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Gangs on girls, not gay sex

Published: 
Saturday, March 1, 2014
LeRoy Clarke

Members of the lesbian/bi-sexual/gay/transgender (LBGT) community are now fearing they will be targeted by gangsters, and feel their lives are in danger. The latest news in the ongoing gay/heterosexual debate, fuelled by statements made by artist LeRoy Clarke, comes from a group that lobbies for LBGT equality, I Am One. Head of the group Jason Jones said there is great concern among members about Clarke’s statement that homosexuality was used as a gang initiation rite.

 

 

Clarke, in an earlier T&T Guardian interview, said emasculated gang members use the gun as a symbol of their manhood. Asked what this claim was based on, he said people had told him this. Jones said: “I am calling on Mr Clarke, as a proper elder, to make a full apology and retraction of the statement and say he made a major mistake and let’s move on. 

 

 

“I am very concerned about the gay community. The comment has made the LBGT community a target of gangsters. Some of the less intelligent gangsters may want to prove they are not gay and attack the LBGT community. It’s a dangerous statement.” An agitated Jones told the Guardian there was no documentation of homosexuality being used as an initiation rite anywhere in the world. “There is the first blood initiation, where you go out and kill somebody. Gang culture feeds on machismo.”

 

Jones also dismissed Clarke’s claim that he had received a “semi-threat/warning” from someone who called him and said to watch it, his career could be at stake because of the statements he made. “In the same way he made up the crap about gunslingers, he made up this.” Jones rejected Clarke’s comments as the rantings of “a man who no longer has any relevance in the society. “Now gay people are threatening him? I don’t get it. It’s all a little crazy.”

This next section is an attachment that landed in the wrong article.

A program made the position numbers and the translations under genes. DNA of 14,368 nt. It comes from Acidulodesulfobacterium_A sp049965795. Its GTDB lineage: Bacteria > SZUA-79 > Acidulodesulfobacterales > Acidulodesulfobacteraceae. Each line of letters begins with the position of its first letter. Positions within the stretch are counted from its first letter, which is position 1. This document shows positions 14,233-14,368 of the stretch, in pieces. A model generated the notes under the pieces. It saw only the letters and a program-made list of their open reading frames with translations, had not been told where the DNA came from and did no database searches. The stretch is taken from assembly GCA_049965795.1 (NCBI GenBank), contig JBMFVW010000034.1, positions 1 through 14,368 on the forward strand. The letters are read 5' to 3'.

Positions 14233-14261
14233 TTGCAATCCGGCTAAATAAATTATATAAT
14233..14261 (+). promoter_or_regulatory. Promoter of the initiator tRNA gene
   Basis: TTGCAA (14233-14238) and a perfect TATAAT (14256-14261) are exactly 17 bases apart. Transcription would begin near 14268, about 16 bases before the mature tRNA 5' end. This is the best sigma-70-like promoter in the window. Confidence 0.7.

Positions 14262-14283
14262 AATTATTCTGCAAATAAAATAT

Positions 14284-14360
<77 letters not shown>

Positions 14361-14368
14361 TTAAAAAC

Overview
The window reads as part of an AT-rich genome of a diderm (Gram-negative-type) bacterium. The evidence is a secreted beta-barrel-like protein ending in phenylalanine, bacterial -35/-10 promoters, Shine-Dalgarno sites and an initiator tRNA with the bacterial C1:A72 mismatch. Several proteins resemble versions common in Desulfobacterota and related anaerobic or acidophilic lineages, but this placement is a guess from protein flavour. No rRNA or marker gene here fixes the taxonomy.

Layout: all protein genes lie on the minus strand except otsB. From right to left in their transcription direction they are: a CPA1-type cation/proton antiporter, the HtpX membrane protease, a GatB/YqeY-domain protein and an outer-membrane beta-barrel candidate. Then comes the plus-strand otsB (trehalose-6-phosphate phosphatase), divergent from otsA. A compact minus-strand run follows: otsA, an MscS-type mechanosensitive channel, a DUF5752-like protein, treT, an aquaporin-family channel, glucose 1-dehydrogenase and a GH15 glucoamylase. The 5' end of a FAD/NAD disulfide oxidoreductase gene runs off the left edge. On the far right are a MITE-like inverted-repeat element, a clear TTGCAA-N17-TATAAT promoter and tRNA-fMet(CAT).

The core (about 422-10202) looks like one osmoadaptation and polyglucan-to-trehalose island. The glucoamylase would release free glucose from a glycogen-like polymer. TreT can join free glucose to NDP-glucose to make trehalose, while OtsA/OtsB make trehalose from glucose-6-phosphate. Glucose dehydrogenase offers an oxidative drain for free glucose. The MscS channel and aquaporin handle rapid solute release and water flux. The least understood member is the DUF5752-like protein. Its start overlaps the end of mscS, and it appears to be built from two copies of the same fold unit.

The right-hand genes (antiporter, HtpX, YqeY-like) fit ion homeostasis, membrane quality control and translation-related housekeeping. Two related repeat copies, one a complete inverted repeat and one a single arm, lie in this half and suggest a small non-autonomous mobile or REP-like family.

Asked to comment on the biblical position Clarke said he supports, Jones said, “T&T is made up of 26 different religions. There are different beliefs.” Colin Robinson of Coalition Advocating for Inclusion of Sexual Orientation (CAISO) said he and his organisation would never threaten Clarke, and a lot of gay men are very hurt about what Clarke said because they had befriended him.  “They loved and supported Clarke and spent time with him when he was lonely. Not in a sexual way.

 

“I think LeRoy is mourning the loss of a particular kind of patriarchy, the kind where men are more equal than women. “He’s an old, bitter man who I would really love to love.”

 

 

Gangs: not us and gays 

A Laventille gang leader, who requested anonymity, said of Clarke’s comments. “Is the opposite. Plenty women and plenty babies. “Trinidad gangsters are not homos. I despise that. That kind of thing is not accepted. God tell me that is wrong.” Fr Clyde Harvey, who works with gangsters, told the Guardian he had never heard about homosexuality being used to initiate them. Heterosexual male dominance was the symbol of power among gangsters, he said. 

 

“It’s about how many girls you can breed.” Gary Grant, community action officer of the National Security Ministry’s Citizens Security Programme, said he has no knowledge of homosexuality being used as an initiation rite in gangs. Grant, a former gang member, helps in crime-prevention programmes for at-risk youth in St Barb’s and other parts of Laventille, Gonzales in Belmont and Nelson Street and other parts of east Port-of-Spain.

 

He said, “I have not seen or heard anything like that. I am not saying you might not have guys caught up in homosexual behaviour. But gangs generally shun homosexuality.”